A Miami-Dade ophthalmogy has been charged with violating Florida’s strict licensure requirements by prescribing unnecessary treatments that are medically unnecessary.
Dr. Jeffrey H. Johnson, 59, of Miami- Dade, was charged Thursday with three counts of misdemeanor endangering the health and welfare of a patient and three counts each of failure to comply with a valid license, a medical condition or a governmental order.
Johnson is scheduled to appear in court Friday.
He is also being held in the Palm Beach County Jail on $500,000 bail.
The case is being prosecuted by the Palm Bay County Sheriff’s Office and the Florida Department of Health.
Johnson was the Florida Board of Ophthalmology’s chief medical officer and a former president of the state’s largest ophthalmic society.
He retired in April 2017.
The ophthalmostery said he was fired from his position in March 2016 after complaints from a patient who alleged he used unnecessary pain medication and prescribed it without a valid medical license.
It said he had been under investigation for months.
H. J. Johnson said he would cooperate with the investigation.
He declined to comment.
HJ Johnson is a licensed ophthalmologist in Miami-dade.
He has been practicing medicine in Miami since 1991 and previously worked in the ophthalmiamology program at Miami-based Miami-Ohio University Hospital.
A patient who was treated by Johnson after being given a cortisone shot at the end of March told police that he was not given a valid doctor’s note because he had not signed a form stating he was eligible to receive a pain medication.
She told police she thought she had overdosed because the medication made her dizzy and “a bit dizzy,” according to the complaint.
The patient, who declined to be identified, said she was treated at Johnson’s office in January 2016 after being told she needed a corticosteroid.
A month later, she told a colleague at the office she was still taking the medication and told a hospital employee that she had used it as a painkiller.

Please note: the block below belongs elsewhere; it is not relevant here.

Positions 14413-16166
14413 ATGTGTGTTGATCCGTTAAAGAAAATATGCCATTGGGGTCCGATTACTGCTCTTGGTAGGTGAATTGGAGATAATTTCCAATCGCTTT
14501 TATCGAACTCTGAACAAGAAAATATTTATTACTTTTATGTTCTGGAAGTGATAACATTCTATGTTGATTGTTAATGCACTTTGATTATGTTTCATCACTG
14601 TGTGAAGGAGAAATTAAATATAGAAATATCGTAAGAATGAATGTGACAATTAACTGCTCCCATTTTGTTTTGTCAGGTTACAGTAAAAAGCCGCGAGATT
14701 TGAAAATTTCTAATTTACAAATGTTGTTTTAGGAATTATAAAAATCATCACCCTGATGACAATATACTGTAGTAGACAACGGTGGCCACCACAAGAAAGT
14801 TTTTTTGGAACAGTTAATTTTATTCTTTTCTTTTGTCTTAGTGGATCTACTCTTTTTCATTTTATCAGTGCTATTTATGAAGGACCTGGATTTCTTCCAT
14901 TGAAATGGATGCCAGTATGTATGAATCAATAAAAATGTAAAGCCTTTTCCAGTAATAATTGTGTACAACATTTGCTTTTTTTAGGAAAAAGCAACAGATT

Johnson told her that she was on the wrong medication and that she needed to stop taking it, the complaint said.
She said she told Johnson that she “needed to go home and have some rest,” but Johnson said “he is a doctor and I should do my job,” the complaint says.
The next day, the patient said she saw Johnson on the hospital’s computer screen and that he “tried to sedate her,” according.
The complaint said that Johnson also told her she needed “a break from all this,” and that the patient had “got a headache.”
She told Johnson she needed more time to recover, the court document said.
In addition to the pain medication, the hospital received several other prescriptions, including one for oxycodone, for which the patient was prescribed an amount of morphine equivalent to less than five milligrams of morphine per day, according to records obtained by NBC News.
The doctor prescribed the morphine to a patient, according the complaint, and it was later determined that the oxycodan was prescribed for an additional patient, whose name has not been released.
According to records, the oxycontin was prescribed to another patient at the same time that the pain medicine was prescribed, according.
Johnson did not respond to messages left Thursday at his office, but his attorney, Stephen H. Davis, said he did not know about the charges against Johnson.
Davis said Johnson is not licensed to practice medicine in Florida and that Johnson’s position as a doctor is “without any authority whatsoever.”
Davis said he plans to fight the charges and said Johnson has not violated any Florida law.
Johnson also has been sued in Florida by another patient who claimed she was prescribed the oxyacetamide drug, which was a pain reliever for chronic pain, according, the Miami Herald reported.
He said he used it to treat a seizure disorder that had begun after a stroke in 2013 and that “he used it on several occasions to alleviate his pain and numbness,” according the newspaper.
The Miami Herald story said the patient sought treatment at Johnson and the doctor said he prescribed the drug without a prescription.
He was sued in May 2016 by the patient and her attorney and the case was dismissed in June 2016.
The other patient, a woman, said in court papers that Johnson had given her painkillers, but they were “medically unnecessary” and that they were prescribed without a medical indication, according with the Herald.
The woman said she also asked to see the patient’s medical records, but that Johnson “did not answer any of her questions,” the paper reported.
Johnson has a reputation for being harsh with patients, the Herald reported, saying he has threatened to withhold medication for “fraudulent” patients and has been quoted as saying patients should not seek care unless they have a serious illness or are at risk of suffering serious injuries.
Johnson’s attorneys have disputed that.
“I am a patient’s physician and a patient